Is this trip to Yokohama your first experience of Japan?
Well, it's my first trip here to accompany a film. Marc Fitoussi's film Paris Follies was released in Japan, but I was not here to take part in its launch. It's not often that producers travel abroad to accompany films, but School's Out is a special case: we realized this early on, once the film had been shot and we were discussing it with Hengameh Panahi from Celluloid Dreams, who are handling international sales. Hengameh told us that this film was perfect for Japan, particularly due to its themes that deal with ecology and the threat of nuclear war. And in the past few days, we've seen that she was spot on—in addition to the audience reception, we've had a lot of positive comments from journalists who've spoken to Sébastien, and many discussions with our distributor, King Records Co.. The film clearly speaks to Japanese people, despite the obvious cultural differences. For example, people here have questioned the arrogance of the children in the film, even if we explain that these children do not necessarily represent how young people are in France today! We asked our distributor a lot of questions, such as about how young people reacted to the Fukushima disaster and what kind of traumas they experienced because of it. It seems, though, that whatever upheavals they experienced on a personal level, nothing has really changed here at the community or political level. Nonetheless, these people have clearly experienced trauma and they talk about it in the same way as we did in France after the terrorist attacks of 2015 (such as describing exactly where they were at the time and what they were doing that day), and that also creates a point of connection.
How did the sale of the film in Japan come about?
King Records showed an interest in the film when it was screened at Venice, which was the film's world premiere. They really liked it, but they had never distributed a French film and, what's more, they specialize in genre films. School's Out is not a genre film in the strict sense of the term, it's difficult to categorize being neither a genre film nor a purely art house production. So they said they wanted to see it again at the Sitges Film Festival, and that's where they took the plunge and decided to commit to distributing it in Japan. We've signed a deal for theatrical distribution, with its release slated for October. For them, it's an art house film, not one that's suited to release in multiplexes, which is understandable from their perspective, so they were very amused to find out that in France it's more commonly programmed in multiplexes, which they see as only suited to American blockbusters. Moving forward, we'll wait and see how things develop according to how the film is received. In any case, they've seemed very happy to welcome us here in Japan for a few days, and to see that Sébastien was able to meet with so many media representatives in a very short time—he spent two whole days in a hotel room answering questions of all kinds from journalists, not only from specialized media outlets but also from the mainstream press, thankfully with the help of a fabulous, very dedicated interpreter! For King Records, this gives a strong sign of the potential interest from the media in the film, and that's very reassuring.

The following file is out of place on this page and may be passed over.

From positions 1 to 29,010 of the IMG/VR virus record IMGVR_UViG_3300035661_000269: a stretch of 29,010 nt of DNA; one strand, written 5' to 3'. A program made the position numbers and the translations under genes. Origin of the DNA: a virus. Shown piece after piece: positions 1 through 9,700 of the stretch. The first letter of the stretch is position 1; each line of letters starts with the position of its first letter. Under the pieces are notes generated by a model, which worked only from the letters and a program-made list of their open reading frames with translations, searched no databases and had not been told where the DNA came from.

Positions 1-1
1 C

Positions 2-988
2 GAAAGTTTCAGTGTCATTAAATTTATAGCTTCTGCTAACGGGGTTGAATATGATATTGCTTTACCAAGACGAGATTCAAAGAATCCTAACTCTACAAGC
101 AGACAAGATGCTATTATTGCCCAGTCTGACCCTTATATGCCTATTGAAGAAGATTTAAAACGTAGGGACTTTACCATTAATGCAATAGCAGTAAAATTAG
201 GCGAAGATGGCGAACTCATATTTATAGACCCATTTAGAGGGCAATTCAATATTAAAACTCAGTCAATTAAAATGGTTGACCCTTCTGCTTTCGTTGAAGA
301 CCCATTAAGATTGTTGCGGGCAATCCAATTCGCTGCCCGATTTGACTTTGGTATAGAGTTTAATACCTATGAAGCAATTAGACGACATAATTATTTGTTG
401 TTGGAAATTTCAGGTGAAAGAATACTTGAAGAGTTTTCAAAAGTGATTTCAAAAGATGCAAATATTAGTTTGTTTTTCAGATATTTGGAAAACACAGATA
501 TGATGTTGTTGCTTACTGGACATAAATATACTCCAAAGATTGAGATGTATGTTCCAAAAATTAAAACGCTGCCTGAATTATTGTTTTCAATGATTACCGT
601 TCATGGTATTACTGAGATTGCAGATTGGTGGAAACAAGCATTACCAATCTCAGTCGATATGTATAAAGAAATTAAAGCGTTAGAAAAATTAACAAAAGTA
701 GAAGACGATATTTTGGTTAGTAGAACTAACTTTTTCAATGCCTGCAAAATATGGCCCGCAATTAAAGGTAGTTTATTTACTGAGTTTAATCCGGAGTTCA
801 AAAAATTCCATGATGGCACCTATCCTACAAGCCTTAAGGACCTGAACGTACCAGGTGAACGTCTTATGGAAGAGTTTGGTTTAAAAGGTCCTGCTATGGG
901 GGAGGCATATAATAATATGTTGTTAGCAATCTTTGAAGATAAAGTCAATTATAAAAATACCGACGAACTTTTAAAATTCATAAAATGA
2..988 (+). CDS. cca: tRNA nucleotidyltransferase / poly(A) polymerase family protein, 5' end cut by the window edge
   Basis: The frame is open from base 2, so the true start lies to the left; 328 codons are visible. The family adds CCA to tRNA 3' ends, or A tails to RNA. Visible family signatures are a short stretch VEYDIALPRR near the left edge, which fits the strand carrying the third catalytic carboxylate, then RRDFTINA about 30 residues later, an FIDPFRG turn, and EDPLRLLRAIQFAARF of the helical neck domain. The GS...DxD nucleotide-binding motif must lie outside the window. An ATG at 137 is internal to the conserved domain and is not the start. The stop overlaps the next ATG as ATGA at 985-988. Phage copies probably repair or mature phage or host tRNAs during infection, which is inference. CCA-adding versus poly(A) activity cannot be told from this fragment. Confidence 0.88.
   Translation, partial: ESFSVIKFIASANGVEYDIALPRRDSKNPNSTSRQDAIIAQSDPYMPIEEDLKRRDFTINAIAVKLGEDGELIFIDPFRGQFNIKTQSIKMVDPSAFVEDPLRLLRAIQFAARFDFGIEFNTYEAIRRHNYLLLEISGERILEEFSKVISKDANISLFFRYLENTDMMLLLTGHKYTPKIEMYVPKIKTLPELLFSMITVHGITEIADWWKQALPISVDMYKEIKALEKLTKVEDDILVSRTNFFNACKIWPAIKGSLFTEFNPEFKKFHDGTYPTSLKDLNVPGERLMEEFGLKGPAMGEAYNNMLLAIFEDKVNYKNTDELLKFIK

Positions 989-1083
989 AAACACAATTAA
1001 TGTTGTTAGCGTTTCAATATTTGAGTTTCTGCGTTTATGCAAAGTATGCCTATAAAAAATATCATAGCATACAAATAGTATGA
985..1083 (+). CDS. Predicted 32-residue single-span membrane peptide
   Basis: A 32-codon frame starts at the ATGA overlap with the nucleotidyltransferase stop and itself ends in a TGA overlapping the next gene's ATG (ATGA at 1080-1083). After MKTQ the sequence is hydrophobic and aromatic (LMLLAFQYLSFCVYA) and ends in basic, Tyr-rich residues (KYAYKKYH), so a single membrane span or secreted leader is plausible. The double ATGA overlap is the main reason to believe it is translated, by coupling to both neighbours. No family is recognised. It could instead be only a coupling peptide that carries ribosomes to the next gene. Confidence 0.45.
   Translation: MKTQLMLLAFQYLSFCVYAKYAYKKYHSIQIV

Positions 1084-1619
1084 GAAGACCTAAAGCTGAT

Is selling a film like School's Out in Japan important to you as a producer?
It's of crucial importance, because it's part of a goal that Sébastien and I set for ourselves to ensure that the film is seen around the world. It's a film that we really wanted to share with people outside France because of the subjects it explores. It's been sold in around fifteen markets around the world, which is fantastic, especially since it wasn't hugely successful in France. It registered 100,000 admissions in France, whereas Faultless registered 200,000. But the fact that it premiered at Venice immediately positioned it on an international level, and the hard work and determination of Hengameh Panahi and her teams, who show great commitment in every territory, took care of the rest. It's very moving for us to think that Sébastien and I first talked about this film only two and a half years ago, and now here we are in Yokohama, facing audiences that we might imagine as being very different from us and yet, at the same time, we share a common language: the language of cinema. When people talk about the film, they mention The White Ribbon, Magnolia, or Village of the Damned, and everyone understands! It's the same with our distributors—we've have dinner with ten people whom we don't know, with everything seeming to be so tightly scheduled, so heavily codified, with a clearly defined hierarchy (which is so different to our meetings in France), and yet we can all enjoy a delicious meal during which we discuss Parasite and French cinema thanks to this common language that unites us and that is of such great importance. Just as important is the fact that UniFrance makes it possible for encounters like this to continue to exist thanks to festivals like this one—these human connections that lead to business dealings, that allow us to sell our films and to show them to people all around the world.